Despite a nationwide poll, the popular vote does not determine the winner of the presidency. That power belongs to the Electoral College.
WHETHER Americans rejoice or bemoan the results of the acrimonious 58th presidential contest, the impact on the globe of Donald Trump’s victory will take time to manifest.
One must remember that no matter how powerful the President may be, his programme is moderated by the checks and balances that the presidency is subject to from the Congress, congressional committees and the judiciary.
Additionally there are extra-constitutional centres of power like the military-industrial complex, the arms merchants, the media, banks, bureaus and lobbies whose entrenched agendas compete with the President’s.
Contrast with Malaysia: the American presidential election contrasts significantly with our system of choosing the prime minister. The United States president is elected by the entire nation.
Our prime minister is a Member of Parliament from one constituency who is appointed by the Yang di-Pertuan Agong because he (the prime minister) commands the confidence of the majority in the lower House.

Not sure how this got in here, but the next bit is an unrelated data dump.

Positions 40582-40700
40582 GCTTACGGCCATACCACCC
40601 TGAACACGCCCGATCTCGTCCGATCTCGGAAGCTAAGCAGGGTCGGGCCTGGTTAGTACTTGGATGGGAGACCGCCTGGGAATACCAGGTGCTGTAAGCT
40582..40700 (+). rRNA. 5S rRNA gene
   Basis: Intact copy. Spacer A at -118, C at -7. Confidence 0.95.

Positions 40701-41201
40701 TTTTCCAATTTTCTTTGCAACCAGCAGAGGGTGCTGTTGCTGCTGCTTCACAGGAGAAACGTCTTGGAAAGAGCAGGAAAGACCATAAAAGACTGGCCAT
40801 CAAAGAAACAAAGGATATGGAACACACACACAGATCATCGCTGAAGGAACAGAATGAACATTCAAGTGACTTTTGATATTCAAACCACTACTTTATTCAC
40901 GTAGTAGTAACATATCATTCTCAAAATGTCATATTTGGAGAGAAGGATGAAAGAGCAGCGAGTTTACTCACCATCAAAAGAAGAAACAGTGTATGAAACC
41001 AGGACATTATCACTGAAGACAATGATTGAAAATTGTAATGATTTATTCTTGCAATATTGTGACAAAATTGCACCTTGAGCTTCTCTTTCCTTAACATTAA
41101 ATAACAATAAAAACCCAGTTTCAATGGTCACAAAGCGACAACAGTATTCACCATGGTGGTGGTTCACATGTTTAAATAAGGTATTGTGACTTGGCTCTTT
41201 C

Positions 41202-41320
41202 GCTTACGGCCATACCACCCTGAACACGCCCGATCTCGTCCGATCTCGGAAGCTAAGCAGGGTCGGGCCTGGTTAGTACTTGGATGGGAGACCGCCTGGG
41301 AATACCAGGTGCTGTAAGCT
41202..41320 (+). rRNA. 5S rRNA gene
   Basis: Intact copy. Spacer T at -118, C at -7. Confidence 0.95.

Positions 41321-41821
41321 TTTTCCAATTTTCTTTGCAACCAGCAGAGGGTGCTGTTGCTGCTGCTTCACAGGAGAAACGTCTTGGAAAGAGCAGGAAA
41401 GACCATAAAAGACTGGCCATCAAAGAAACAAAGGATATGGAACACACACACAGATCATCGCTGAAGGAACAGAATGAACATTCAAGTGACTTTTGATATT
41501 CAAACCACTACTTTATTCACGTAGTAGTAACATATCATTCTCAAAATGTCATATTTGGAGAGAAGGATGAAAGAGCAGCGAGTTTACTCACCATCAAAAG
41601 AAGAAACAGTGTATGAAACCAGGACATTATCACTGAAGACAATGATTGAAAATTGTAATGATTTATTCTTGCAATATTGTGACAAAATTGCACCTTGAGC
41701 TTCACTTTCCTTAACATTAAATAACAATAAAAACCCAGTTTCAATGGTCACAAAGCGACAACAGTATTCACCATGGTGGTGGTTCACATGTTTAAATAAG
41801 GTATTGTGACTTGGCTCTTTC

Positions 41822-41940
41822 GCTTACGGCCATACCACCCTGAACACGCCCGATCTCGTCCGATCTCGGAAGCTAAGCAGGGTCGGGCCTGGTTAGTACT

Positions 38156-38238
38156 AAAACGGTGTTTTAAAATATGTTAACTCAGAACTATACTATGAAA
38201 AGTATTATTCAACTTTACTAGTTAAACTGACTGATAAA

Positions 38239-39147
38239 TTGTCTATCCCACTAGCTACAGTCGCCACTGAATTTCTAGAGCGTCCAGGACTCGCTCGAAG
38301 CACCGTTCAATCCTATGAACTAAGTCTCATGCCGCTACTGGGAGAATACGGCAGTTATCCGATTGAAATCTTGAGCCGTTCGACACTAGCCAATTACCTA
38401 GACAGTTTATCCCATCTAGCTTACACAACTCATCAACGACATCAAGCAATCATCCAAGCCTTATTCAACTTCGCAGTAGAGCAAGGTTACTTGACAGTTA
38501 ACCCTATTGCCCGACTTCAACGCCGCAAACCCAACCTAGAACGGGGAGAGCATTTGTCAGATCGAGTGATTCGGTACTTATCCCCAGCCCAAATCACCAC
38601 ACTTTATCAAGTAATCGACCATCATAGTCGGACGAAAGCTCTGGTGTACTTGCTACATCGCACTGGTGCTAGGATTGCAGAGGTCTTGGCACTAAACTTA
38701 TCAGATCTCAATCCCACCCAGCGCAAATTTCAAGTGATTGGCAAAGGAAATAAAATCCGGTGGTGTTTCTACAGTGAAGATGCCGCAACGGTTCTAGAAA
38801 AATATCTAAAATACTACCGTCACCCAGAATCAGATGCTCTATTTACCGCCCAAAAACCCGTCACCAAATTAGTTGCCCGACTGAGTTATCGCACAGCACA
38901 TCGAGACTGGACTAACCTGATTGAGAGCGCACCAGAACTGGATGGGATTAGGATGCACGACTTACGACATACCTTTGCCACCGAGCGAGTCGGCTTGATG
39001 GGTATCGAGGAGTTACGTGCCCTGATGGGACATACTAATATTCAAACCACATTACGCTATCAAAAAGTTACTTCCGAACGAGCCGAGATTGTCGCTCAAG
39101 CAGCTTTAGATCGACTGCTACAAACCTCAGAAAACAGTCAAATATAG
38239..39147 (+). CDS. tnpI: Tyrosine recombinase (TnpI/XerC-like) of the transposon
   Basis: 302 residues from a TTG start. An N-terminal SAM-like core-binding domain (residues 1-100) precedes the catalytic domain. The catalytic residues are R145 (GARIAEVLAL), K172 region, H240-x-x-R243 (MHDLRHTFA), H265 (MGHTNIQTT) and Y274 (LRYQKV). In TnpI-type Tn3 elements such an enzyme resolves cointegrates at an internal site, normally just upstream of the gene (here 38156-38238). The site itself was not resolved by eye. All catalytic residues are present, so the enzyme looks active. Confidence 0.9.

The date of the presidential election is fixed by law. The president has no power to hold an early poll or to postpone it. In Malaysia, the prime minister can advise the King to call an early election.
Unlike our parliamentary system, no president can seek more than two terms in office of four years each.
The US system permits one party to control the legislature and the other to capture the presidency. This often results in executive-legislature gridlocks. In Malaysia, legislative-executive cooperation is assured because the prime minister controls the elected House.
In Malaysia, the maximum period from dissolution to election is 60 days. In the US a presidential election takes about one-and-a-half years to grind to completion.
Primaries and caucuses: In the Spring of the year before the election, candidates announce their intention to run. They then take part in debates at state and community level with rivals in their own party.